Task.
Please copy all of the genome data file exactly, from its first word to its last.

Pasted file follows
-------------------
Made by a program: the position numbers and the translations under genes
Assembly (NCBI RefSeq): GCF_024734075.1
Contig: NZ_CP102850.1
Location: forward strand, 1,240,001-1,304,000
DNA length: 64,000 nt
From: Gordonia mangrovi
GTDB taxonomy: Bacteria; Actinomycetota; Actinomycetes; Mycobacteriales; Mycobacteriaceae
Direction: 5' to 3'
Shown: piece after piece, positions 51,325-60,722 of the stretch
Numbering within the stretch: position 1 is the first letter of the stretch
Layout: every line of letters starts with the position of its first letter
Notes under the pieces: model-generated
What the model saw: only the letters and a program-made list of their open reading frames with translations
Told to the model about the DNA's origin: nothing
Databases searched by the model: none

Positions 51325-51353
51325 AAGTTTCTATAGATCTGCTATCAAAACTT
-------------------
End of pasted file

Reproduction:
Made by a program: the position numbers and the translations under genes
Assembly (NCBI RefSeq): GCF_024734075.1
Contig: NZ_CP102850.1
Location: forward strand, 1,240,001-1,304,000
DNA length: 64,000 nt
From: Gordonia mangrovi
GTDB taxonomy: Bacteria; Actinomycetota; Actinomycetes; Mycobacteriales; Mycobacteriaceae
Direction: 5' to 3'
Shown: piece after piece, positions 51,325-60,722 of the stretch
Numbering within the stretch: position 1 is the first letter of the stretch
Layout: every line of letters starts with the position of its first letter
Notes under the pieces: model-generated
What the model saw: only the letters and a program-made list of their open reading frames with translations
Told to the model about the DNA's origin: nothing
Databases searched by the model: none

Positions 51325-51353
51325 AAGTTTCTATAGATCTGCTATCAAAACTT